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Old 03-06-2019, 12:19 AM   #6
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I have had with my Chevy chassis phantom parasitic discharge problem draining the battery when the van is not used for some time. Like Booster, I installed a manual separator relay with a switch and indicator light on the dash. If the starting battery is down I can bridge the batteries and boost the battery. The wiring from the house batteries is too small to allow it to crank the engine but switching and allowing a 10 minute wait to charge usually does the job. Another benefit, it allows for charging the chassis battery when connected to shore power or running the genie.
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Old 03-06-2019, 03:54 AM   #7
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Thanks to all. I think that I'm going to wait on replacing the engine battery and invest in a 20' set of jumper cables. Any recommendation for brand? I've looked at a few on the market and they appear to be copper plated aluminum and not solid copper. I read somewhere that there is a 40% loss of power with the former compared to the latter. Don't know if that's true. But, if so, it would appear that pure copper is better. I saw one set that was advertised as pure copper and selling at c.$100 but some reviewers said that it wasn't. So pure copper seems pricey. When you start getting into that range, you're not far from the price of the lithium jump units for sale.
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Old 03-06-2019, 12:43 PM   #8
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I carry an ancient set of jumper cables that are actually copper and will reach from the coach batteries to the chassis battery. I don't know how old they are but they belonged to my dad and he as been gone for sixteen years. It is not something that wears out.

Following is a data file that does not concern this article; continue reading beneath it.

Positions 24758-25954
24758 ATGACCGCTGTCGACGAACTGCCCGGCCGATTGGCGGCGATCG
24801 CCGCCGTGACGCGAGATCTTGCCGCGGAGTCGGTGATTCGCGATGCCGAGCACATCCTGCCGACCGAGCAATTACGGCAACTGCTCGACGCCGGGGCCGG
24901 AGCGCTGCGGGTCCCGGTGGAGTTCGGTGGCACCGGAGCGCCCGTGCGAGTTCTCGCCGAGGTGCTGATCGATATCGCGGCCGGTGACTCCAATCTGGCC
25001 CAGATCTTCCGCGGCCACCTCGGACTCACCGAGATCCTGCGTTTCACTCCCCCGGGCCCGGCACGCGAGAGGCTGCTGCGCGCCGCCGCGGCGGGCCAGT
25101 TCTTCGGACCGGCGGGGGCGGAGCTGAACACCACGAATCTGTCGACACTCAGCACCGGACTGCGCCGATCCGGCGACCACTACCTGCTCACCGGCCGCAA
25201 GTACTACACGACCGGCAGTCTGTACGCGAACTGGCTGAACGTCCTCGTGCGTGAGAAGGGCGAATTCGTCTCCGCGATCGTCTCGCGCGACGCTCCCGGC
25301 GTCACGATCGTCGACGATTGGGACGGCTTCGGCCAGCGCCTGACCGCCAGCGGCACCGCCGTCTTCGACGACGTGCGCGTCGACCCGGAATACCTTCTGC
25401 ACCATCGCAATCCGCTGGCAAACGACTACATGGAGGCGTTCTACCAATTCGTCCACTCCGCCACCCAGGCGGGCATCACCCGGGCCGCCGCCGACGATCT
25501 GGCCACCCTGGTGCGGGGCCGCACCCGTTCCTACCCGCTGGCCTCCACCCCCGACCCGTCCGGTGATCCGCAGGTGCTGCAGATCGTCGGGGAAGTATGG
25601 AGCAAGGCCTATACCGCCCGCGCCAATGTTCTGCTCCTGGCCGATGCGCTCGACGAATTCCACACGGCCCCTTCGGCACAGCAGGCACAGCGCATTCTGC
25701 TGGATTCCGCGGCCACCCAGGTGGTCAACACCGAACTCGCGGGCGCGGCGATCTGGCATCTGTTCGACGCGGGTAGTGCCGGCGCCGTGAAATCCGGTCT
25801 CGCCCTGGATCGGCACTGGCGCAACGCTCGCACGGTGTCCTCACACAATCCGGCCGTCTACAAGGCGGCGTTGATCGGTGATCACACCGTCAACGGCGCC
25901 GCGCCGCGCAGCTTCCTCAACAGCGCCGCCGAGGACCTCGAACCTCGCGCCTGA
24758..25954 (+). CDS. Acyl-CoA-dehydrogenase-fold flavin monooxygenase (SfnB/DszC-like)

I replace the starter battery in all our vehicles every five years. I buy all my batteries at Walmart or Sams and they have given me good service for a long time. I simply don't want to be out in the boondocks and have battery problems or hassle and I just consider the replacements as regular maintenance and insurance.
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Old 03-06-2019, 01:00 PM   #9
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Quote:
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I read somewhere that there is a 40% loss of power with the former compared to the latter.
Here are the facts:
--Aluminum has 61% the conductivity of copper. So, in this sense your 40% figure is more-or-less correct.
--BUT aluminum weighs only 30% as much as copper.

So, if the aluminum jumper cables are the same gauge as the copper ones, they will indeed lave a significantly lower ampacity (Although this is not the same thing as saying that you will lose 40% of the power--that depends on other factors).

However, it is quite possible to chose a gauge of aluminum that has exactly the same ampacity as a given gauge of copper. If you do this: (a) it will be MUCH cheaper, and (b) it will weight only half as much as the copper wires. It will just be bulkier.
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Old 03-06-2019, 01:04 PM   #10
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A short jumper cable could be used to connect the house and chassis battery via the house battery connection under the hood at the isolator to boost the chassis battery if an emergency start is needed.

I'd first used it to charge the chassis battery a bit then disconnect it & try to start the van because the fusing and wiring on the house battery side isn't designed to handle the full current needed to start a van.

Most motorhomes that I've owned had a way to boost the chassis battery by using a switch. The Roadtrek I had years ago was the exception and lacked that useful feature so I carried a short jumper just for the (+) side to use as a manual boost connection.